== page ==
Just as monozukuri has a semantic reach that goes beyond the mere making of things to include constant tinkering with the production process itself, omotenashi likewise brings nuances of diligence and harmony to the notion of hospitality. Both are about getting the job done well, with an attitude that's mindful of the user or larger community. Such concerns, which branch out into ideas about sustainability, resourcefulness, perfection, miniaturization, and so on, are probed again and again in the Miraikan show, across exhibits as weird and wonderful as equipment for hauling in squid on the high seas, product packaging for fermented natto beans, microsurgery needles, high-performance sports apparel, vending machines that eject both hot and cold canned drinks, and the art of repairing broken pottery. Many of the curators' choices, and the premises given for why the items are unique in the world market, are head-nodding if not eye-opening in their revelations; others -- like the first domestically produced lightbulbs, for example -- have more to do with achievements made on the way to innovation than any original contribution. A few displays teeter on the edge of navel-gazing, but all told, there's no doubt you'll leave the show having learned something you never knew about Japanese ingenuity.

A milestone in the history of compact-car manufacture, the Datsun Model 7 (1935) was the first engine assembled almost entirely from parts made in Japan. Four decades later, the Honda Civic CVCC engine (1975) became the world’s first to clear the stringent emissions standards of the 1970 Clean Air Act. Right photo courtesy of Miraikan

Miraikan is a popular destination for school trips, so its exhibits are designed to appeal to visitors of all ages. This makes it a great place for family outings. Panels placed here and there at the Sekai-Ichi show prompt viewers to imagine the person or people who created the items on display, to look carefully from different perspectives, and to consider how you yourself might use the products. In addition, the museum's ever-circulating "science communicators" and orange-vested volunteers are on the floor to answer questions and make things more accessible. In this learning-conducive environment, you might send your child off in search of the smallest technologies featured (a spring too tiny to be seen with the naked eye? the world's thinnest needle? a conductive fiber 1/700th the thickness of human hair?), or the largest (glass aquarium walls? a 5,300-kilogram Bridgestone tire? the 66-antennae telescope array in Chile?), while you take a moment to linger, say, at a sweet display of iconic car engines: the 1935 Datsun, 1967 Mazda Rotary, 1975 Honda Civic, and 1997 Toyota Prius.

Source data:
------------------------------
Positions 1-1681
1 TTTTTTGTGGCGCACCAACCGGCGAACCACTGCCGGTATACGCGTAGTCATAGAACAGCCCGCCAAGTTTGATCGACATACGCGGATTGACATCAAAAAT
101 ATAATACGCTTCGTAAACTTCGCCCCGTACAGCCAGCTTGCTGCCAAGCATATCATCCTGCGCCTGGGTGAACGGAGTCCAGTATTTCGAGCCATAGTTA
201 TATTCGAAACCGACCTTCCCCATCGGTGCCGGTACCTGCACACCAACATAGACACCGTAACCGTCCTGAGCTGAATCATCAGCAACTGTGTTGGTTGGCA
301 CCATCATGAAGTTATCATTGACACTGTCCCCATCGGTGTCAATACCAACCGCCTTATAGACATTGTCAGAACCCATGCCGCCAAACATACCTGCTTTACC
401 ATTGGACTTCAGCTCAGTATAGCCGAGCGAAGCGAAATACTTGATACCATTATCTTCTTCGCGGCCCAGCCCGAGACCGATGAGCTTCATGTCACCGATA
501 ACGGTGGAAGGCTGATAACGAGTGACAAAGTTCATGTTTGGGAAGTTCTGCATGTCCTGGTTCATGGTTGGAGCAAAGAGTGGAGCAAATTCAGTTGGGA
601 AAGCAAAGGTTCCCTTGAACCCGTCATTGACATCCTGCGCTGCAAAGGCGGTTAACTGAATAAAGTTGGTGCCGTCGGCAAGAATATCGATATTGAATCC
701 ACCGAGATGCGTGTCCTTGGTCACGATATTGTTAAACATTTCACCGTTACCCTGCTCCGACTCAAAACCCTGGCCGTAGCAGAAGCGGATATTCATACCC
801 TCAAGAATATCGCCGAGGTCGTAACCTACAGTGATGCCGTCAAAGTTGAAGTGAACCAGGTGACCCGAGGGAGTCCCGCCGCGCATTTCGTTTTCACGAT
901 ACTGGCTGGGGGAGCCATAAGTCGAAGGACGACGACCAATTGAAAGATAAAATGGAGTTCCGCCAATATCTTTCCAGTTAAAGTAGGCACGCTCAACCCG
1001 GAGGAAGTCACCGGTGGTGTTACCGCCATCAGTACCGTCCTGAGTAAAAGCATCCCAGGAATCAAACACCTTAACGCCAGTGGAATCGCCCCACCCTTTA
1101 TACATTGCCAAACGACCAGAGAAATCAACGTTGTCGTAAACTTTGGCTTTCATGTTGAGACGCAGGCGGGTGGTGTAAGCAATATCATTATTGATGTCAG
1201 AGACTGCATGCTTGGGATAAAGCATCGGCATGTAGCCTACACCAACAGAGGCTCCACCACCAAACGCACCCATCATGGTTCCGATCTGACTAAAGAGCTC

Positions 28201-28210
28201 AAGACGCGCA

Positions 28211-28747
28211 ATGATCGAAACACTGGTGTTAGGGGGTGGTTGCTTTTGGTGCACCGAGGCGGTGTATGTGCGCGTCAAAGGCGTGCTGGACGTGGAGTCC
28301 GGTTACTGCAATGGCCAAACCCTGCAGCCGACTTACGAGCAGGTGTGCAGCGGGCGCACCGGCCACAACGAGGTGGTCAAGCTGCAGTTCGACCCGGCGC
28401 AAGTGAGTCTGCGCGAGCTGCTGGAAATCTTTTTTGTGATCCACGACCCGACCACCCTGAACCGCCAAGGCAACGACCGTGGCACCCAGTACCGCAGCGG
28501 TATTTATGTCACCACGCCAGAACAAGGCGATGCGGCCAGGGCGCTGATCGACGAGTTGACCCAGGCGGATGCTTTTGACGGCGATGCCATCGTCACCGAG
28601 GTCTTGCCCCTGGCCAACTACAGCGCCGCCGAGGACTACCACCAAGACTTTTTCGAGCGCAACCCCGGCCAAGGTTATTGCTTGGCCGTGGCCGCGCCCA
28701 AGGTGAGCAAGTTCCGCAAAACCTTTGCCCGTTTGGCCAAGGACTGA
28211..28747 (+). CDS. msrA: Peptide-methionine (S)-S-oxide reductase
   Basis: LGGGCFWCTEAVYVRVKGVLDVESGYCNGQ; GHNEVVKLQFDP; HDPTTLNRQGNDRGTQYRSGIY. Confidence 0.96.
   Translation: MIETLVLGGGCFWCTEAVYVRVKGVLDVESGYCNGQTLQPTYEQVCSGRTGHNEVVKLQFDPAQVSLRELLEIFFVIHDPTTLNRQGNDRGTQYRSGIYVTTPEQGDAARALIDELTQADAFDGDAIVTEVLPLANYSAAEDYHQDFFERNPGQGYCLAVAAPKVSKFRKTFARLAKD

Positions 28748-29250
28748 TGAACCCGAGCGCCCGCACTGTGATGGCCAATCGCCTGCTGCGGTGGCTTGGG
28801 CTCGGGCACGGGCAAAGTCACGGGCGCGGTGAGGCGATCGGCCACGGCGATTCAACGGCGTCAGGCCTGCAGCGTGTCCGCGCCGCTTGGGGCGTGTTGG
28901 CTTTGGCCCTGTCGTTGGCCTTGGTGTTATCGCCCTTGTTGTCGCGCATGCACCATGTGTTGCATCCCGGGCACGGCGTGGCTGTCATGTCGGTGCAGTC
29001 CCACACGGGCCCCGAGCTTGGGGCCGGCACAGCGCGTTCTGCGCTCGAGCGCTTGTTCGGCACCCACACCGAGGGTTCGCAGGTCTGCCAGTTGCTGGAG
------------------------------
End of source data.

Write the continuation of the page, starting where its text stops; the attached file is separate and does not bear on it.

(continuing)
ASIMO, Honda's humanoid spokesperson for enhanced mobility technologies and other robotics research, is a star attraction at Miraikan, where you can catch his dance moves and soccer skills twice daily. Regular demonstrations by museum staff also take place within the permanent exhibits.

Because it's located out on Odaiba island in Tokyo Bay, a trip to Miraikan always feels like an excursion. While you're there, allow ample time for the permanent exhibits on space and sea exploration, the global environment, and bio-, nano-, and information network technologies. Also check the daily events schedule for the planetarium theater shows, appearances by ASIMO, and various floor presentations by museum staff.

For a really full day of exploration, Odaiba itself is like a macro display of the monozukuri spirit applied to creative urban engineering. What began as a group of manmade islands built for defense in the 1850s has been reshaped time and again: the area served for a while as landfill, then was retooled as a residential and commercial showcase for futuristic living (a project abandoned in 1995, with many of its developers going bankrupt in the aftermath of the economic bubble). It then evolved into the waterfront leisure and corporate/research zone it is today -- a series of wide-open campuses, linked by monorail and sprawling with amusement parks, shopping malls, company headquarters, and convention and research centers. (Miraikan is part of Tokyo Academic Park, a complex headed by the National Institute of Advanced Industrial Science and Technology.) As Odaiba and its surroundings will be home to 21 of the 33 planned competition venues for the 2020 Summer Olympics, construction is gearing up once again. No doubt we'll be seeing many more "Japan brand" events here and elsewhere, as Tokyo prepares to welcome the world and strut its stuff.

Miraikan visitors are dwarfed by Geo-Cosmos, a near-real-time display of weather patterns across the globe, as captured by satellite.

Photographs are by Susan Rogers Chikuba, unless otherwise noted.

The Sekai-Ichi: Unique Inspirations "Made in Japan"
Miraikan (National Museum of Emerging Science and Innovation)
7 December 2013 - 6 May 2014
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Susan Rogers Chikuba
Susan Rogers Chikuba, a Tokyo-based writer, editor and translator, has been following popular culture, architecture and design in Japan for 25 years. She covers the country's travel, real estate, hospitality and culinary scenes for domestic and international publications.